Thursday, September 23, 2010

Beef Stock versus Beef Broth

Good morning everyone. Yesterday, I made a big pot of beef stock. From the start I should say you can certainly make less at one time by cutting the recipe down, but if I'm going to the trouble I make a lot at once and freeze it in smaller batches of either cups or pints, depending on what containers I have not in use.

In case anyone here doesn't know the difference, let me clear up one thing- the difference between beef broth and beef stock. My neighbor came by yesterday and said something smelled good. I told her I was making beef stock. She asked why I didn't just buy the canned broth in the grocery store- it's the same thing. I beg to differ. I'm not saying that beef broth can't be good in and of itself, but beef stock just has more depth of flavor and richness to it. The difference is that the bones are roasted along with the vegetables before being simmered in stock. Broth is made by just simmering beef and bones in water with the seasonings. Once you try it, you'll see what I mean. So here's how it's done at my house.

Beef Stock


7 or 8 pounds of beef bones sawed into 2 or 3 inch pieces ( I go to one store here in town that cuts all their own meat and they will sell me bones with very little meat very cheaply. Another option is to ask for soup bones. Most meat departments will sell them to you, if they have access to a meat saw)

2 large onions, cut in quarters ( don't bother to peel- the peel adds flavor and color, and gets strained out at the end)
2 stalks of celery with the leaves, cut in thirds
2 large carrots cut into thirds
1 leek, split down the middle, cleaned and then cut into halves
4 garlic cloves, unpeeled and chopped in half
8 peppercorns
2 bay leaves
1 teaspoon dried thyme

tomato paste
1 cup dry red wine
8 quarts of water

Note: Almost every recipe I see has more pepper than mine and salt. I prefer to keep the pepper lighter and omit the salt until I'm actually going to use the stock in a recipe.

Pre-heat oven to 350

Spread the bones in a roasting pan in one layer. place in the oven and roast for one hour, turning bones over after the first thirty minutes. Take out of the oven and turn over again, and lightly spread tomato paste over the bones. Add the vegetables on top, up the oven to 400 degrees, and roast all till the bones and vegetables are browned, about thirty to forty minutes, depending on your oven. The longer the roasting time without burning anything, the more depth of flavor!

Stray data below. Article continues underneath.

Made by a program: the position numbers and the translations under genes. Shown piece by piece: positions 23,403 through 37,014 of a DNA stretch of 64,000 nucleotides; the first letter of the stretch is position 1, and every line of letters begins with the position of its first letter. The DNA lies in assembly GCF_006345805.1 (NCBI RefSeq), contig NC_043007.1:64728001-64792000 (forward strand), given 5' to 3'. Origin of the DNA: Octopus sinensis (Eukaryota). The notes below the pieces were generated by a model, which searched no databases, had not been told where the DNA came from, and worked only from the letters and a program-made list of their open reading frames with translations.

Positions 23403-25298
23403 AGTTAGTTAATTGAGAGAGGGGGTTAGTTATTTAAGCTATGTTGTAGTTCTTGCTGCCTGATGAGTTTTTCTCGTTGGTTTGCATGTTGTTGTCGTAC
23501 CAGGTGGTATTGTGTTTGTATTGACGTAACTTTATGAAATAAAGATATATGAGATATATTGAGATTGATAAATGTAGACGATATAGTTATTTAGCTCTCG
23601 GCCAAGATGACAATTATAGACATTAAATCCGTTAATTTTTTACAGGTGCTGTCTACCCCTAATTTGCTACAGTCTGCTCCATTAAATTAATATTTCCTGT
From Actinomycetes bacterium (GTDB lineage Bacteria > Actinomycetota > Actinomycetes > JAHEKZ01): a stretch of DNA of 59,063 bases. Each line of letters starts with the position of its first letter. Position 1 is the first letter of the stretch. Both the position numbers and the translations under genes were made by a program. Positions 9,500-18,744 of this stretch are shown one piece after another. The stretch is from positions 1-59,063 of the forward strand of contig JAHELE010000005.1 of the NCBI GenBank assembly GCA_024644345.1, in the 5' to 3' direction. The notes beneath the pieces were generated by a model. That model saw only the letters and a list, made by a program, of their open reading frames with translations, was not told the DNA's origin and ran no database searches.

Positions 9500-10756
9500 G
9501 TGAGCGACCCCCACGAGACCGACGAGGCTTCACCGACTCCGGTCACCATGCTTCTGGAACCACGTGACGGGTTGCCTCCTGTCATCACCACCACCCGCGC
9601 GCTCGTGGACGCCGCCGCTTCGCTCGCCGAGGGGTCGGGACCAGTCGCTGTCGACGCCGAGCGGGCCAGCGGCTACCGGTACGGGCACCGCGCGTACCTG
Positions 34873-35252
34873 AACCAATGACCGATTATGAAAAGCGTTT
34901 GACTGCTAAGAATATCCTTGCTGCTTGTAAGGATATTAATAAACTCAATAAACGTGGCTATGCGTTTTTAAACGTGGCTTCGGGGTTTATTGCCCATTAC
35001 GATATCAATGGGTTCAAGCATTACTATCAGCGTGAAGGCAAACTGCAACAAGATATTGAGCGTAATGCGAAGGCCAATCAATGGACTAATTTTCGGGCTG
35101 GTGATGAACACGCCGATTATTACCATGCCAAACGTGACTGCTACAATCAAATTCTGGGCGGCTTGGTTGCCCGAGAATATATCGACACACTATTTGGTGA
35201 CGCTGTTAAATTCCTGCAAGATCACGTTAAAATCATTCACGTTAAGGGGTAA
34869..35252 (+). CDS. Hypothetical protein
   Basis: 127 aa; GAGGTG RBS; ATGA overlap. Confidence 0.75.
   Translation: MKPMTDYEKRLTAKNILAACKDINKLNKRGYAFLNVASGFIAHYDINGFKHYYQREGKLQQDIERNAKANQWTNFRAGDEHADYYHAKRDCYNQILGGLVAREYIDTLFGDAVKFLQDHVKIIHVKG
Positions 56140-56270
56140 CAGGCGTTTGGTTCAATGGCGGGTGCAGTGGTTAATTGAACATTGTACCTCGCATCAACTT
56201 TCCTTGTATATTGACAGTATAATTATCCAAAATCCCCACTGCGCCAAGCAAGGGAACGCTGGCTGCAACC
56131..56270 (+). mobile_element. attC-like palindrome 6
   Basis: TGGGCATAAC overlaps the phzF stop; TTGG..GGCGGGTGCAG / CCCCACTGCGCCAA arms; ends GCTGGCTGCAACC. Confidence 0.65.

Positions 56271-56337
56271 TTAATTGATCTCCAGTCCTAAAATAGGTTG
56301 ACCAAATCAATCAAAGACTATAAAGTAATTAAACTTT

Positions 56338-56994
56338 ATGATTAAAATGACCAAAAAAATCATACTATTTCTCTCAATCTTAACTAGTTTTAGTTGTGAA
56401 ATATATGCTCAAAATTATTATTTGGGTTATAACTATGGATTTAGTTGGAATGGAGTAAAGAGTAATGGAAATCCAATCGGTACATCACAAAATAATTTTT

When bones and veggies are brown, place the pan on the stove top of medium heat and use the wine to deglaze the pan and get all the bits of flavor stuck to the bottom. Place all in a large stock pot ( I use a large canner for this.) Add 8 quarts of water. Bring all to a low boil, turn heat down to a simmer, and let simmer lightly for about four hours, or until reduced a bit. I guage the reduction by when the water level in the pot has gone down an inch or a little more. At this point, I remove bones and veggies with a slotted spoon and discard. Simmer for at least another hour to reduce the stock more. Then strain it. When cool enough, place it in the refrigerator overnight. The next morning, the fat will have congealed on top, and is easily removed. Yes, low carbers, I do remove the fat, because I prefer to add fat to the stock when making various recipes. I then freeze it in containers of either one cup or pints, ready for use in many recipes.

I know this sounds like a lot to make beef stock, but when you do you will see it's worth the taste and you deserve it! I save stock making for a day when there isn't a lot of running to do (preferably rainy and/or cold.) And there is absolutely nothing like the beef vegetable soup this will make for a cold day- talk about comfort food!

There are many variations to what veggies to use in the stock. Many people use a parsnip or two cut in big chunks, etc. Some totally omit the tomato paste and/or wine. This doesn not have a tomato flavor when done, but I think it adds flavor to the stock. If you don't want to use wine, deglaze with a cup of water.

No comments:

Post a Comment